Marataba Safari Lodge, Waterberg

Up in Limpopo province with the majestic Waterberg mountains as its backdrop is one of South Africa’s best-kept safari secrets. Now under the management of the MORE group, Marataba Safari Lodge and its new sister, Trails Lodge offer stunning value for money in a superb Big 5 setting. And it’s malaria free…

The moment you first enter the 20,000-hectare Marataba Concession, part of Marakele, you know you’re in a special place. The ancient, eroded, deep red Waterberg mountains provide a constant backdrop, it’s remote plateaus and ravines lure you closer. Once a tobacco and cattle farming area, the Concession now has a fenceless border with Marakele National Park and healthy bird and mammal populations. Best of all, you have the whole place to yourself.

Classic Waterberg view from the main safari lodge

Classic Waterberg view from the main safari lodge

 

“We are the only commercial lodges here”, manager Natashja explains as we sip our welcome drink. “Only 5 vehicles on the whole concession. It’s not uncommon to not see another vehicle on your game drive. Our guests love that.”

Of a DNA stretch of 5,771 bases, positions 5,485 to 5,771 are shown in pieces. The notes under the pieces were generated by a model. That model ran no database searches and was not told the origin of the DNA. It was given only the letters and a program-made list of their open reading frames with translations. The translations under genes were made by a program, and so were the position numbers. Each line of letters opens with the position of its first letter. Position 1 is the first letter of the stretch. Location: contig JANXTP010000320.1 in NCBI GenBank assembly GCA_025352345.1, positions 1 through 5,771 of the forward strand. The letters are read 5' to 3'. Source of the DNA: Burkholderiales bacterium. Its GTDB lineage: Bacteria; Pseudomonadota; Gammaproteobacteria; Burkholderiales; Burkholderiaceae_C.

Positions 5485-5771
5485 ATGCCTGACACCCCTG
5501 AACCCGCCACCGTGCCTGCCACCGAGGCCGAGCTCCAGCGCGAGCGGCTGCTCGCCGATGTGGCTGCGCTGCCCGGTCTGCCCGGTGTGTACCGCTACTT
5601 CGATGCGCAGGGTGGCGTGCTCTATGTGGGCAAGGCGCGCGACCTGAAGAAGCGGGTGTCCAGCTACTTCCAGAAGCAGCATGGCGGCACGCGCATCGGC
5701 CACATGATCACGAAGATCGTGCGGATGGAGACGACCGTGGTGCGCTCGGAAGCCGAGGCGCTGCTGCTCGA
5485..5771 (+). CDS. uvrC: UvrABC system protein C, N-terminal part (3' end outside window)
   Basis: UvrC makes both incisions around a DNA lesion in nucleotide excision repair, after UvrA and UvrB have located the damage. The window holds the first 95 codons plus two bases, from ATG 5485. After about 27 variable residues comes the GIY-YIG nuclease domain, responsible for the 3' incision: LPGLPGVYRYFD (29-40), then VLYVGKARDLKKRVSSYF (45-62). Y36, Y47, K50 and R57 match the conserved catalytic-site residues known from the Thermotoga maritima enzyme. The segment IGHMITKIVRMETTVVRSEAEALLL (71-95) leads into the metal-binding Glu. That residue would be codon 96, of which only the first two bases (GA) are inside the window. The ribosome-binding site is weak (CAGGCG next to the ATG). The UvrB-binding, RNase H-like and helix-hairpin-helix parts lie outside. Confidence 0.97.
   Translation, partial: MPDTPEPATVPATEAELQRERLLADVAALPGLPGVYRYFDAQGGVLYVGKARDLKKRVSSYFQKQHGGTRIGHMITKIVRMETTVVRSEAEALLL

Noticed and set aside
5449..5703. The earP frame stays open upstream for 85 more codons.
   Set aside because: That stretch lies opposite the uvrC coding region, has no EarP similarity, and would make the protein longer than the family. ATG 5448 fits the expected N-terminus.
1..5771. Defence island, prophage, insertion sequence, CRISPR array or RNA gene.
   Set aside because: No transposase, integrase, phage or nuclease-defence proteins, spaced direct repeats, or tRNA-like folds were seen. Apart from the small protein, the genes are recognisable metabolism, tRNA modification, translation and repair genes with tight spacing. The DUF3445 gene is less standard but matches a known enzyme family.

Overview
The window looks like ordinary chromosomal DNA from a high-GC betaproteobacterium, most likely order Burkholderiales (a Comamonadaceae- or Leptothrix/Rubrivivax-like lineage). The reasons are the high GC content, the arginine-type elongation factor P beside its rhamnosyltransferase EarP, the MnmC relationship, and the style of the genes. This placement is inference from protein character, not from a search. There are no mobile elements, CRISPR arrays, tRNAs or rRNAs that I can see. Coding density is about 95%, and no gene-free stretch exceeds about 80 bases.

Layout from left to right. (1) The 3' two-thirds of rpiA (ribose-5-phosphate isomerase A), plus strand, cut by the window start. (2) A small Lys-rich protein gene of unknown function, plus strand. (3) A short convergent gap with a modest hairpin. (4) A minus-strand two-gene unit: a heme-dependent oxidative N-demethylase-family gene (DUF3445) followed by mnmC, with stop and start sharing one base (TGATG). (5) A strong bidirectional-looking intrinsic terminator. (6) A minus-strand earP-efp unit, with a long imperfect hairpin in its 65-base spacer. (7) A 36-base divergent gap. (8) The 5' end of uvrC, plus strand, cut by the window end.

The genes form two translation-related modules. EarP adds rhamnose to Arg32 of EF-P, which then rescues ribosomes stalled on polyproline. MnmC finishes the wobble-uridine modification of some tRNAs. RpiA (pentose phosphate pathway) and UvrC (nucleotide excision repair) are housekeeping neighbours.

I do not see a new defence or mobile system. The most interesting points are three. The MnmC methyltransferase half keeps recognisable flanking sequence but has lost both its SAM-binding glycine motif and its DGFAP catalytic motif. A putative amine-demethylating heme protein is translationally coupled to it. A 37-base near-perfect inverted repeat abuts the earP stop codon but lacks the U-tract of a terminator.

Such a low vehicle density is rare in South Africa – including in premier reserves such as Sabi Sand. Nor does it have the same road densities as Sabi Sand, nor such habituated game, which makes it an altogether far wilder experience. But how does this translate into actual sightings?

Boat safaris are possible along dammed-up sections of river

Boat safaris are possible along dammed-up sections of river

“We have great sightings”, our guide Adriaan explains, “Regular elephant, rhino and lion while leopard is becoming more frequent as they become habituated to vehicles”. We had fantastic lion sightings on all of our drives, and on the last evening they roared all night just metres from our luxury tent. Game numbers support remarkably high predator densities and the quality of sightings will only get better with time. And as often as not, you’ll have the sightings to yourself.

Outside one of Marataba's luxury tents

Outside one of Marataba’s luxury tents